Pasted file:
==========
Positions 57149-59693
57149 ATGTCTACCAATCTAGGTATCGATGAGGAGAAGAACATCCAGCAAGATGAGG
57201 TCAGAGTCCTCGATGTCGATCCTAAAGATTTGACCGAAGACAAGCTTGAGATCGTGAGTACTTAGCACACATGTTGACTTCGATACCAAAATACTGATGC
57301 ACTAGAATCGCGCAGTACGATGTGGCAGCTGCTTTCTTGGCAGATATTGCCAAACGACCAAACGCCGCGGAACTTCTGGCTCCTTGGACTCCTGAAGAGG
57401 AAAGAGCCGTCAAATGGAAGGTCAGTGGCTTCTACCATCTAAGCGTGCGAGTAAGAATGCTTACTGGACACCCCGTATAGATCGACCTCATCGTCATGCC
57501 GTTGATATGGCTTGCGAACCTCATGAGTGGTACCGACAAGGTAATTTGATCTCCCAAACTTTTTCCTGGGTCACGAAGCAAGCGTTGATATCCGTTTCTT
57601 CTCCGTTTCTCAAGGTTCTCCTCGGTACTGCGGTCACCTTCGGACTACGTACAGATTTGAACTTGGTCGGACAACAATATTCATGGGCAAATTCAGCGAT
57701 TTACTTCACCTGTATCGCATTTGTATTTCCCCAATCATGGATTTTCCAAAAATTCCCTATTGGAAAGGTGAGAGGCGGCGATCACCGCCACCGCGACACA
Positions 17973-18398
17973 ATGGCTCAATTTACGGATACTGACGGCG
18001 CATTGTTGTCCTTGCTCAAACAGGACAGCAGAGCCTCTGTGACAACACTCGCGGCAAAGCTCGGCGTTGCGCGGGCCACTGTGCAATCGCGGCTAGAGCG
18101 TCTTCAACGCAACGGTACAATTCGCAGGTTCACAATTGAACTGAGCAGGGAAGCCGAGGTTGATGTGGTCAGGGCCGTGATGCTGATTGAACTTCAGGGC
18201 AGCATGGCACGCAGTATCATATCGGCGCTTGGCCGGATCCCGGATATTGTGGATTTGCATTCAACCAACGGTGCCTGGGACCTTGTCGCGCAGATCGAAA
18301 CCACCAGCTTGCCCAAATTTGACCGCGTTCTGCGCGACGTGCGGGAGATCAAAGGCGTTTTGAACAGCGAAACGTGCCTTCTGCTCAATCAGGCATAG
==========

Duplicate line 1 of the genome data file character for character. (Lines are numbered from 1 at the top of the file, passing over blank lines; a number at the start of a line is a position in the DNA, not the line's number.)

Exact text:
Positions 57149-59693